Received new circuit board for the instrument panel today. Tomorrow is get that on, double check some wiring, and hopefully turn the key for the first time in 3 months. If that works out as it should...fingers crossed, finish the floor and get the seat in. Apparently it is frowned upon sitting on a milk crate....
Got the break-in oil poured in this morning, gonna cycle it through the next few days as I finish getting everything else set up (carb/linkage, exhaust, run through and double check wiring, etc) before the first fire up of the rebuilt 292
My son’s 1968 C10 won’t see paint for a loooong time. It will likely be outside in the weather a lot too. Today I chipped out the 52 year old cab drip rail sealer with a wood chisel. Glad I did too! As I suspected, the old seam sealer was allowing water to cause rust. Thankfully there were no holes. I cleaned it up with a wire brush and applied POR15. I’ll let it cure for a few days and then add new seam sealer. See pics.
Good work Lugnutz. Haven’t ever heard of anyone doing that chore or talking about the need to inspect your roof seam to see if it needs attention. I learned something new today. Thanks!
The 1960-66 trucks have a drip rail that goes around the entire roof with only a small hole for drainage. Not only does the hole get plugged up, but it’s not even at the lowest section of the roof! I used the wood chisel and mallet on my 1965 too. My 1963 drip rail was cleaned out when I bought it. I sealed the 1963 drip rail with a 3M product that is paintable.
Installed a new turn signal switch today. My turn signals stopped working last Sunday and, after doing several checks, determined that the switch was faulty. Also, cleaned up some of the wiring under the dash.
It's a small world, but I wouldn't want to paint it.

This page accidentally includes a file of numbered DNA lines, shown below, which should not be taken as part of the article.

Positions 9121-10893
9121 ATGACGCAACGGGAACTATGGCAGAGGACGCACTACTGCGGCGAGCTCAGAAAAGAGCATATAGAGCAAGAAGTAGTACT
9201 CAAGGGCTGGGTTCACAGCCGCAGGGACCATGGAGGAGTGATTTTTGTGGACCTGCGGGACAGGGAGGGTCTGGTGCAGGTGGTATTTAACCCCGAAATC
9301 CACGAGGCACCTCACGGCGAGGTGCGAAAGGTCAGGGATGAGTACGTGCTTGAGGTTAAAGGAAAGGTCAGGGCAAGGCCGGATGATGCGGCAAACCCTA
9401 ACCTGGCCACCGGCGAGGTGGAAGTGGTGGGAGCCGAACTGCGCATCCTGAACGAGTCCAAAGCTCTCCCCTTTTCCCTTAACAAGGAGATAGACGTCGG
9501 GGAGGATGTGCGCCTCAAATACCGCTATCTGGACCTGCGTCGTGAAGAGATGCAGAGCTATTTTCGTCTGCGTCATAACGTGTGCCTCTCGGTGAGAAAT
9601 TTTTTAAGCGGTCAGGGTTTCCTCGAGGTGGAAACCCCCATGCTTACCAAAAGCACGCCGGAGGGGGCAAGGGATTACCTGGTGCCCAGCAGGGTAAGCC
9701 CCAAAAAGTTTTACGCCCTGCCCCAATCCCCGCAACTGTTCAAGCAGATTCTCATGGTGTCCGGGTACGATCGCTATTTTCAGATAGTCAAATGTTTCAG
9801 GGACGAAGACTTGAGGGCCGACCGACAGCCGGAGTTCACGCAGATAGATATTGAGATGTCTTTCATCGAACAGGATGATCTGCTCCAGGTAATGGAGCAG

Drove the truck up on the new ramps I bought at the Fredericksburg swap meet last year intending to replace some heavy gauge wire that has been wrapped around one of the shifter pivot points since I’ve owned the truck. I was planning on replacing it with a shiny new hitch pin clip I bought, but turns out the PO put the wire there to act as a shim. The wire takes out most of the slop that’s in that joint, so I left it alone. My shifter problems are bad enough without me making ‘em worse!
While I was under the truck I replaced 9 old zerk fittings with the new stainless steel zerks I bought at Tractor Supply. Grabbed the grease gun and went to work greasing all the joints. All but one fitting took the grease. That one must be plugged up behind the zerk.
Two stainless bolts had worn through the original side rails in the bed, so I put some large stainless washers behind them and with my neighbor putting his thumb on their heads I tightened them back down. Spent another couple of hours tightening all the other bed bolts and wiping down the underside. Lots of oil dripping out of that old, loose 216 with 101K miles on it!
It was a good day spent working on the old truck. Cheaper than a therapist, and much more effective.
Chuck 1950 Chevy 1/2 ton (original) 1951 Chevy 1/2 ton (future streetrod) 1941 Chevy coupe 1938 Chevy coupe streetrod
Did a little work with a couple of rattle cans (Rust-oleum metallic gold and ColorPlace white). The white is just terrible paint, I'm always happy with Rust-oleum stuff. My wife picked the colors/paint and it came out better than expected. I would do more but it's over 103 outside.
62' GMC Fleetside 3/4 ton 235 4-speed. Time makes fools of us all.
Rear wheel cylinders and brake lines on rear axle. I was wirering up a trailer hitch harness and noticed dampness at the bottom of l/r backing plate. So i got real close and tried to smell it to see what it was. I just put rear seals and bearings in 1000 miles ago, so was hoping it wasnt that. I couldn't really smell anything, then noticed a touch of wetness on the rim. Wiped it off, along with the paint....lolol....only fluid that'll do that is brakefluid. Bingo. We have a winner. Brakes never felt good anyhow. I guess i know why now. Both were only working on one side of the cylinder.